JL: "I watched the game. I was obviously impressed. I wasn't really surprised to be honest. Its been coming for quite a long time for the Australian side. To get such a big win has definitely put them on the map moving forward. I guess for us where we are now, we aren't worrying about anything we aren't in control of. We are just focusing on training hard here."  

BM: "Its not surprising really. A lot of teams are coming into good form leading up to this World Cup. As already mentioned; Australia beating New Zealand, Argentina beating South Africa, so everyone is playing good rugby and making them hard teams to beat. Like Joe said, there is no point in worrying about anyone else other than ourselves. We are here in our own environment. We are in control of what we are in control of and that’s developing ourselves as a team and getting stronger and tighter as a unit."

Is that going to be one of the main focuses over the next few weeks? 

BM: "Definitely. This sort of training camp brings you closer together as a team. Everyone is out there working hard. Really putting themselves into a dark place but doing it together and by doing that it only strengthens the bond between us." 

Do you hang out together outside the camp? 

JL: "We all live all over the country but there is definitely that huge mutual respect among each other now. When you see the work we have put in together, it is understandable. When the time does come that we will go back to our clubs during the season, you will see that respect throughout the year when you are playing club matches against each other. So we do keep in touch throughout the year." 

On your days off do you tend to chill out in sportswear or would you rather steer clear of it?! 

BM: "It is bit of a mixed bag for me, in between training I tend to wear casual clothes. Training stuff is pretty natural for us to wear, especially around here at Pennyhill, we just chill in training gear. I tend to keep it simple and wear casual jeans or shorts."  

JL: "Rugby players seem to all be quite similar to be honest! Off the pitch there are a few guys who stand out and tend to get a bit of stick for it...but on the whole we tend to be a similar breed. Outside rugby my usual style tends to be just a pair of jeans and t-shirt."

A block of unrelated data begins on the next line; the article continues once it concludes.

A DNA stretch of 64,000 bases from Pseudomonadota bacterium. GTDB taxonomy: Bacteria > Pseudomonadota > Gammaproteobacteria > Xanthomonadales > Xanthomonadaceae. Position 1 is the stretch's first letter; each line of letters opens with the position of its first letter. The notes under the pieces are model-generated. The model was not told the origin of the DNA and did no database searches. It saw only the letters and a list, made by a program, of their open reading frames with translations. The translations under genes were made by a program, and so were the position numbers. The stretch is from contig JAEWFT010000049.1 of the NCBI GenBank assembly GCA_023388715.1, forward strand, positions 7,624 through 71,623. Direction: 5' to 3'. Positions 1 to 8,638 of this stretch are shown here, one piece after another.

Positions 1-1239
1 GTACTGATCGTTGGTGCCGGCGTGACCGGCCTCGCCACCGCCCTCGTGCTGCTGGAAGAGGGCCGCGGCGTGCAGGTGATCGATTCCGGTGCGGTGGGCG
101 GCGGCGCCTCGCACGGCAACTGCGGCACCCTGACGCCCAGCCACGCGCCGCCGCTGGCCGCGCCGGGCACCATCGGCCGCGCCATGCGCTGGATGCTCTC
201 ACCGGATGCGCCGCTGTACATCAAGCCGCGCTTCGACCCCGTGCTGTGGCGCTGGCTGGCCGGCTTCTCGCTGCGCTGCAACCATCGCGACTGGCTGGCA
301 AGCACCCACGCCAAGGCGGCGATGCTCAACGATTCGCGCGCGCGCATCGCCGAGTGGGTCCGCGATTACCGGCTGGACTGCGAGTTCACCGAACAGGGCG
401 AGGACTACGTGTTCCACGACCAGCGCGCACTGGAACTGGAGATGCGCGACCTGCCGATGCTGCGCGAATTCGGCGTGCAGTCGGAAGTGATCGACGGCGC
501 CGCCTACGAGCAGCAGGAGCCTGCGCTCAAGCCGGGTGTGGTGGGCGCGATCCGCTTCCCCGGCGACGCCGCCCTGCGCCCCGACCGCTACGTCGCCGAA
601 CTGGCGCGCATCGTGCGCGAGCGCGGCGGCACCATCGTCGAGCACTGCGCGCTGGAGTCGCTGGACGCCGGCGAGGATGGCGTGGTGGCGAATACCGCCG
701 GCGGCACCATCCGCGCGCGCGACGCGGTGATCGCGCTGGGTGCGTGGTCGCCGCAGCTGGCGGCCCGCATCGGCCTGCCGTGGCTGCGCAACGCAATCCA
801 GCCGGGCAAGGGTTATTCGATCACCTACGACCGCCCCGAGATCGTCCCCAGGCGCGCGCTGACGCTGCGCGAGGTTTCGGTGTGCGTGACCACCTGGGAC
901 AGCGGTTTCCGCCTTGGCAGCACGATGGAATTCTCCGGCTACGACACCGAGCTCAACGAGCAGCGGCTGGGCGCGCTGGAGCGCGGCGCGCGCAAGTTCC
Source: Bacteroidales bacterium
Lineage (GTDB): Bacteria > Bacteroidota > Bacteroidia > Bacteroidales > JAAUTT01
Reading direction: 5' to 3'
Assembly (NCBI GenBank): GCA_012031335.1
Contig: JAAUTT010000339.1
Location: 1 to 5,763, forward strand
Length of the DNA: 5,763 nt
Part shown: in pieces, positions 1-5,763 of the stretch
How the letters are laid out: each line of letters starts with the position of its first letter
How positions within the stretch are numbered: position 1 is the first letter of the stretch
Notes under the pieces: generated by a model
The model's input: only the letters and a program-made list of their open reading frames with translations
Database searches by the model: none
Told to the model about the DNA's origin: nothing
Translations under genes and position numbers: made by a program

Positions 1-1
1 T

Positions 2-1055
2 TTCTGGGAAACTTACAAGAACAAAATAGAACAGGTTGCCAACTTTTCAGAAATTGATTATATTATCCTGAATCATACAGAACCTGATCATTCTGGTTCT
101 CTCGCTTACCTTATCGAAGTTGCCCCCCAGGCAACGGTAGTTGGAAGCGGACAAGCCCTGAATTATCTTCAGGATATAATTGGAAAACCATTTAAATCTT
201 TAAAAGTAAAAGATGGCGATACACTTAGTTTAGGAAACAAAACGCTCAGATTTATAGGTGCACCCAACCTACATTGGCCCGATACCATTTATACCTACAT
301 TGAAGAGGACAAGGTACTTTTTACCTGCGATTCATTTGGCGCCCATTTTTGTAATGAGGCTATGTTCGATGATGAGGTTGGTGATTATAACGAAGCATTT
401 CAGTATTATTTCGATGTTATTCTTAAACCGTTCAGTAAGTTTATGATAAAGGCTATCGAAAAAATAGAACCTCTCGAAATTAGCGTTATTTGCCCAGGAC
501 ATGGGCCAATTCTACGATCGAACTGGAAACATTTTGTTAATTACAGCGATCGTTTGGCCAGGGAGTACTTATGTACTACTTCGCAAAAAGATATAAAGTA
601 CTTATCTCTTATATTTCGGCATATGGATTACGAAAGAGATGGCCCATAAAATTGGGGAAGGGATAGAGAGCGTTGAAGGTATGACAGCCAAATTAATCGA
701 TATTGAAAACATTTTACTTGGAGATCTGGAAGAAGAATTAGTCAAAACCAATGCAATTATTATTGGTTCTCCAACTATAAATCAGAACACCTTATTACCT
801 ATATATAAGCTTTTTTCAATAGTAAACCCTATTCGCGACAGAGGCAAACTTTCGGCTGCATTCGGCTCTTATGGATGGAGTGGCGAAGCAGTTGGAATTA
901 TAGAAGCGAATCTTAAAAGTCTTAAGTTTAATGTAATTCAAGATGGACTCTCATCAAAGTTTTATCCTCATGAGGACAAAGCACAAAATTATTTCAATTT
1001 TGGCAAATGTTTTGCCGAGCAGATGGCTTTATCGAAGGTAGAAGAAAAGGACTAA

Ben, how are you feeling after your injury? Do you feel you have to train doubly as hard to compensate for it? 

BM: "I've been under a different training programme, it has been frustrating at times not being able to get fully involved with all the lads and go through what they've done. However I am getting stronger through the programme week by week. Obviously I have the same aim as everyone else involved in this World Cup squad. Just working as hard as I possibly can."

As each of you are fighting for the final squad selection, do you feel like there is a lot of competition between you guys? 

JL: "There is a lot of competition. We haven't seen any signs of over stepping the mark. It is a professional sport whether it be here, back at the club, or if you are playing for a Sunday League side, so there is competition and everyone wants to play. We have that here but the balance and respect, like I spoke about earlier, is evident throughout. Although it has been the end of the road for some guys in the short term, there are still opportunities for them to come back in for injuries which will inevitably arise." 

Do you guys talk about previous experiences to help you prepare for the task ahead, say from the previous World Cup? 

BM: "There are only a handful who were involved in the previous World Cup. This group of players have been together for about 3 years. We are young players who have gone on a journey. We are using our experiences from along the last three years. We've all been in some huge games but you take experience from each one of those and that is what we are using as a group, like I said before, it helps us get tight and learn and develop. We are all excited about what's to come in the next couple of months."  

Whether it be a legendary player, a spectacular try, a disappointing loss or a victorious win, I think every rugby fan has a poignant moment in history of the sport that is embedded in their memory. These memories and the heritage are what makes the sport what it is today. From talking to these players, wearing the traditional English Canterbury shirts, it is clear just how much representing the country means to them. They are obviously determined to write a new page in the history books and be the ones to bring the Webb Ellis Cup back home, where it belongs! 

Joe Launchbury and Ben Morgan were speaking alongside their England team mates at the launch of Canterbury’s new 1871 collection, a premium lifestyle range that combines tradition and style in tribute to English rugby heritage, available now at Canterbury.com